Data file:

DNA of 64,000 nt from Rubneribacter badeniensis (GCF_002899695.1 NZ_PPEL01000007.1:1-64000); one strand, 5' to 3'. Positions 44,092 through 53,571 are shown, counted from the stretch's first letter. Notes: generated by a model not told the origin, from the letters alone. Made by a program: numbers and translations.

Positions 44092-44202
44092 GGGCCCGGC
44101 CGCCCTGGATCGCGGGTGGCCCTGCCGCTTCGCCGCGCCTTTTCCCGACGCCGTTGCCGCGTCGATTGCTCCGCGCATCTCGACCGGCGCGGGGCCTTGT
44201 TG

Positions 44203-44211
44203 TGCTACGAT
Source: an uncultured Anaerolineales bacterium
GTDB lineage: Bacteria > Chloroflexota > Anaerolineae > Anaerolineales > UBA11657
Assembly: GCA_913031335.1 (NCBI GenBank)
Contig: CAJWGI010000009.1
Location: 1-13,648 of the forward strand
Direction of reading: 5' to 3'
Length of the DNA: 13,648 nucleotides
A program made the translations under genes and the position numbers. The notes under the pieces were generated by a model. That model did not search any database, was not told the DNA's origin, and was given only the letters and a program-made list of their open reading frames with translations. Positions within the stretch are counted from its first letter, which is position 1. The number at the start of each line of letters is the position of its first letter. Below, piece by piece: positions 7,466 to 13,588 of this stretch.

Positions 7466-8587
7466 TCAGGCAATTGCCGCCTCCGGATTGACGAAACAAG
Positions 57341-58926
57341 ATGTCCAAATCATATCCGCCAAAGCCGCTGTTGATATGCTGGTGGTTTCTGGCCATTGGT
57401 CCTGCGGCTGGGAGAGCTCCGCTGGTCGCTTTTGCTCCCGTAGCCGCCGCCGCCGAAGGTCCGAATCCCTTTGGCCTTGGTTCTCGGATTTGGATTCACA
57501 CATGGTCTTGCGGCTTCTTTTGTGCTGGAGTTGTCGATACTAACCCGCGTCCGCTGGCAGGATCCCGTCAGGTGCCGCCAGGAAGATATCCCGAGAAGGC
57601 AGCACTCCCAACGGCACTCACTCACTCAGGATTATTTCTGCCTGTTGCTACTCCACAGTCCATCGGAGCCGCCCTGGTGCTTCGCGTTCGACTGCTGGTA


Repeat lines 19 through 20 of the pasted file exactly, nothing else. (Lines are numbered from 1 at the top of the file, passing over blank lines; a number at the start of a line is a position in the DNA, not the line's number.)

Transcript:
57341 ATGTCCAAATCATATCCGCCAAAGCCGCTGTTGATATGCTGGTGGTTTCTGGCCATTGGT
57401 CCTGCGGCTGGGAGAGCTCCGCTGGTCGCTTTTGCTCCCGTAGCCGCCGCCGCCGAAGGTCCGAATCCCTTTGGCCTTGGTTCTCGGATTTGGATTCACA